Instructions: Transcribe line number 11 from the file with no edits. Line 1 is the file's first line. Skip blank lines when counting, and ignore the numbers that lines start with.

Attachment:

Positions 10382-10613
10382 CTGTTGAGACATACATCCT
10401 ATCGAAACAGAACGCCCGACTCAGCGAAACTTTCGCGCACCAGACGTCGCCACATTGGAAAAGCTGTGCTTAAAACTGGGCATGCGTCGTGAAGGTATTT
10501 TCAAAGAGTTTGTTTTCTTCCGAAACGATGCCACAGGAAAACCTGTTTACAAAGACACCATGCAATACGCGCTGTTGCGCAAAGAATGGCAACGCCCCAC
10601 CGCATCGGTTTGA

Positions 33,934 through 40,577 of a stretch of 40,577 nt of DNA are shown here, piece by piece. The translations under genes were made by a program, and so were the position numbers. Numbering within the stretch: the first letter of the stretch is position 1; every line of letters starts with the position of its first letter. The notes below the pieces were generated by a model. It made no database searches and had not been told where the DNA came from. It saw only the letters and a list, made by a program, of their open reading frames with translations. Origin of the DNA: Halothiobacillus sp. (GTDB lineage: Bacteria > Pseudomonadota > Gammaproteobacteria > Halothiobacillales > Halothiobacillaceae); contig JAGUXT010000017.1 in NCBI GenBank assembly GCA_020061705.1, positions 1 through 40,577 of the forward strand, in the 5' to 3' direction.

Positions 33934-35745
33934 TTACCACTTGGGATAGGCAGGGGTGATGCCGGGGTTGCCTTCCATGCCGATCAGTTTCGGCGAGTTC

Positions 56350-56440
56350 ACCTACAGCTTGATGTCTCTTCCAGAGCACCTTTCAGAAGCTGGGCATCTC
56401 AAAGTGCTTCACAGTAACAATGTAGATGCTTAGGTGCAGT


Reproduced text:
56401 AAAGTGCTTCACAGTAACAATGTAGATGCTTAGGTGCAGT